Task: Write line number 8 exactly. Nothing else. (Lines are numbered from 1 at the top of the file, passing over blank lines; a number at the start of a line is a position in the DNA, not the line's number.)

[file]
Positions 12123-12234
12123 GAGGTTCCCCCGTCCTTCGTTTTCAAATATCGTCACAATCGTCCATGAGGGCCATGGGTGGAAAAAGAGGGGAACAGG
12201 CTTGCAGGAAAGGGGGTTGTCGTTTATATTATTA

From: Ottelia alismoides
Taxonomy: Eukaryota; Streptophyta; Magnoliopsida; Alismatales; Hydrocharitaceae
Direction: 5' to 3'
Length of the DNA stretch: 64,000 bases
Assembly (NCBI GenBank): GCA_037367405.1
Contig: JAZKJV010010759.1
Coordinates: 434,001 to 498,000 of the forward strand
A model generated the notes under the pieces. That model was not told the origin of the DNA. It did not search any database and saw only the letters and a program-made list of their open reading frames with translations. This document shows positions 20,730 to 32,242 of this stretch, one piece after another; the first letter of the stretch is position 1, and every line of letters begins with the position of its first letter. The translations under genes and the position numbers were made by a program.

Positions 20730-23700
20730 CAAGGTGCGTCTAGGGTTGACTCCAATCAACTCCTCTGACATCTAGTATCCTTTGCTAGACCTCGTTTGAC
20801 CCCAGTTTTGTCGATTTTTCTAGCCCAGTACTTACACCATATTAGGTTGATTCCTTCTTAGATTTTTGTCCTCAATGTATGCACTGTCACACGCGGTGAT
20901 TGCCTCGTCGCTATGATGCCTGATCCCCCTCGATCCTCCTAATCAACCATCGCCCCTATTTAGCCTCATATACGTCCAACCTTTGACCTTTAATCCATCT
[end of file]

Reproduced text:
Assembly (NCBI GenBank): GCA_037367405.1